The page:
Housebuilding and house utilisation in medieval Eberswalde. A social topography of houses in the North German lowland and southern coastal areas of North and Baltic sea

The old town of Eberswalde is unique in northern Germany for its archaeological inventory of remains of wooden houses dating from the late 13th and 14th century, which were excavated in 1995 and 2004. Based on a scientific assessment of the excavations’ findings, insights were gained into building, building materials, (re) construction and the use of structures as well as about the people who constructed the dwellings.

The aim of this research project is to identify the different functions and builders of each construction based on variation in appearance in terms of floor plan, size and structure, and to examine this ratio within the urban fabric Eberswalde. Considering socio-topographical aspects will allow for an overview that can provide important information on the settlement and expansion pattern of the city, something that is not yet available for the northeast of Germany.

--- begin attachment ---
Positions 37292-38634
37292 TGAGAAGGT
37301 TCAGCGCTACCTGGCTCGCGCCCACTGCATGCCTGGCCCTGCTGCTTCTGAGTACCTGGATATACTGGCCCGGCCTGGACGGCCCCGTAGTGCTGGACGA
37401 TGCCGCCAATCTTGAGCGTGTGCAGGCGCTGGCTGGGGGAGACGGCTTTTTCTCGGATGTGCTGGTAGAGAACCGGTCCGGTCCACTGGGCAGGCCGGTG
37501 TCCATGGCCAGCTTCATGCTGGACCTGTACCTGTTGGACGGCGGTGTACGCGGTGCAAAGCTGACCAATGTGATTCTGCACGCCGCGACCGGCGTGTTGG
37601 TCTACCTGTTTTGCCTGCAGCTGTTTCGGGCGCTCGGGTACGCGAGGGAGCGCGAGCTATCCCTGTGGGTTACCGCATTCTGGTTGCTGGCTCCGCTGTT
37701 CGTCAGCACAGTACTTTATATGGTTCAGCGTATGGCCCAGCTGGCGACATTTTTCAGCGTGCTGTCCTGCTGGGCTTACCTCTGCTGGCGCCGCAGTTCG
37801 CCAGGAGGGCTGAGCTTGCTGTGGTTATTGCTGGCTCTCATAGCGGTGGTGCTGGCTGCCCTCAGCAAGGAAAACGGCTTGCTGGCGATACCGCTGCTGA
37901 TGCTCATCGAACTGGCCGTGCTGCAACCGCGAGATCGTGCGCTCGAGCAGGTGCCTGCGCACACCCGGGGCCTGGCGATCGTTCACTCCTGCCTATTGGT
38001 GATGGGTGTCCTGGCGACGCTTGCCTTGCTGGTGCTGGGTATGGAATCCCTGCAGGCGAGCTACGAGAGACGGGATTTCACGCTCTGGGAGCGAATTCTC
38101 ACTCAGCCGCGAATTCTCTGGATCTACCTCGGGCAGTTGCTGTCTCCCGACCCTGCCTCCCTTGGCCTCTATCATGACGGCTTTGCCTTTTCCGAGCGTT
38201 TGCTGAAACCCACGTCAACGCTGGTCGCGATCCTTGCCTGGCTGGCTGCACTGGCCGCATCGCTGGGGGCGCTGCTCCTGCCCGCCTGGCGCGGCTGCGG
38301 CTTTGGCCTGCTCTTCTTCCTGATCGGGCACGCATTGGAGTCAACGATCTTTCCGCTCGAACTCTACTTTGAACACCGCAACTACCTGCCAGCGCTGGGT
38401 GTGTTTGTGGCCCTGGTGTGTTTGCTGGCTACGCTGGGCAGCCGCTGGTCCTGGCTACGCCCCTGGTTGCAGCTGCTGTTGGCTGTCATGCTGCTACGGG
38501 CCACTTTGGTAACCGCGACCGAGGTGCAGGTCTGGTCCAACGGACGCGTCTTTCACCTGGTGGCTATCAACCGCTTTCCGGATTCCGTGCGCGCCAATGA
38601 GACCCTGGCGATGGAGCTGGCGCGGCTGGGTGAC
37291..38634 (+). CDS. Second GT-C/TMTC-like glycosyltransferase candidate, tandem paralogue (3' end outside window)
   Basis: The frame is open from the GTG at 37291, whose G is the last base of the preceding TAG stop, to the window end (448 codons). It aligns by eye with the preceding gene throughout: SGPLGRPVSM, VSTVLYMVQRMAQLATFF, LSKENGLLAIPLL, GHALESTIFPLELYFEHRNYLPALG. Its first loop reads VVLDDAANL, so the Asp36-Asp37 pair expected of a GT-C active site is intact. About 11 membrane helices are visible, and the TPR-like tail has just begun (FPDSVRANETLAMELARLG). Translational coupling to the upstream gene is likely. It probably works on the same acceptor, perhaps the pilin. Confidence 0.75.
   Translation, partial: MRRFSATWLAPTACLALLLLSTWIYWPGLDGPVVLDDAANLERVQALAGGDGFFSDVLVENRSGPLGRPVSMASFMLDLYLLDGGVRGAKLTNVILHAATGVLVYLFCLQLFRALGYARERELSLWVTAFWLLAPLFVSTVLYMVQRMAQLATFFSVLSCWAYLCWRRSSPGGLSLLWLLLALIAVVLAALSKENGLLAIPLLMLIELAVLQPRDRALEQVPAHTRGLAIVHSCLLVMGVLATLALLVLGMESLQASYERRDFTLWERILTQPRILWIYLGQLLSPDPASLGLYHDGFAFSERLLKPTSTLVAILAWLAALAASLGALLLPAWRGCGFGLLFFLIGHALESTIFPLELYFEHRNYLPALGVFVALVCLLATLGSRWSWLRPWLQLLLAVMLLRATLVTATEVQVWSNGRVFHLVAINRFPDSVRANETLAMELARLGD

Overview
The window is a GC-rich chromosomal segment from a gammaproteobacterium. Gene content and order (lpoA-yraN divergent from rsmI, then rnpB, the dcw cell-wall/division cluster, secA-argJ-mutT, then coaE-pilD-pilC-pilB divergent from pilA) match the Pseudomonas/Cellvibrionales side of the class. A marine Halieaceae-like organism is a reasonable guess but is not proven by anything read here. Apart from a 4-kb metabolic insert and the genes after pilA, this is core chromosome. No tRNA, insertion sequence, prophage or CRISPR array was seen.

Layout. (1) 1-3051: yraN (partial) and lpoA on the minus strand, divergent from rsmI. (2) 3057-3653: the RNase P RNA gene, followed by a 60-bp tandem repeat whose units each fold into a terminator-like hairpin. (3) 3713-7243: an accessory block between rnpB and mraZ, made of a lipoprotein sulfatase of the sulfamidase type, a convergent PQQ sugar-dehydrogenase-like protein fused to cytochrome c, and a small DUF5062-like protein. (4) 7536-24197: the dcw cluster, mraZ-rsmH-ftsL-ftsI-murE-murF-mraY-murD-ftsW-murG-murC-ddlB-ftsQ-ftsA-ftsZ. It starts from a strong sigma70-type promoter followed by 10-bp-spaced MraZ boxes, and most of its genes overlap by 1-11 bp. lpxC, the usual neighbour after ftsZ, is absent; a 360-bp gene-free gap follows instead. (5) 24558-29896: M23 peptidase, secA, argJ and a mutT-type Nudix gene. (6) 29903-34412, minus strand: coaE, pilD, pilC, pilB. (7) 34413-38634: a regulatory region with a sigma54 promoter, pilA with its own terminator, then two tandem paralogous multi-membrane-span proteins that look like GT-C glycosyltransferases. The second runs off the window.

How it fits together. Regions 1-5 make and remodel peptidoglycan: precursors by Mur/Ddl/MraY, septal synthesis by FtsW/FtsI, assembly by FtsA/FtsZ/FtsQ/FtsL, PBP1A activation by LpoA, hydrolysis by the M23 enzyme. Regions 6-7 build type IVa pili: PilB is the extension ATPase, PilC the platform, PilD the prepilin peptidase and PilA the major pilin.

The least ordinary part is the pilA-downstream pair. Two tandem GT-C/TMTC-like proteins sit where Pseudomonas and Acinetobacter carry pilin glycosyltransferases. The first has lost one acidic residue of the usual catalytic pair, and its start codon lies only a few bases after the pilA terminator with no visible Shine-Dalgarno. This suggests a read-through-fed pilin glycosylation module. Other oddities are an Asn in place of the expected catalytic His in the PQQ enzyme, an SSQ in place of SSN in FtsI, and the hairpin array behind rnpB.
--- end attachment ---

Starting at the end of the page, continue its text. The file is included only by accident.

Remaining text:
The data obtained for the old town of Eberswalde will serve as fundamental for the comparison of settlement and development processes of other medieval towns in the study area. Through this, changes in the construction and the use of nature are explored and explained, taking into account regional and traditional peculiarities. Further to this, a comparative study will explore the ways in which socially-determined opportunities effected builders’ choices relating to building materials as well as the construction and appearance of homes in different cities.

This project collaborates with the Brandenburg State Office for Monument Conservation (Brandenburgisches Landesamt für Denkmalpflege) und the Archaeological State Museum (Archäologisches Landesmuseum).

Researcher: Jenny Wiese

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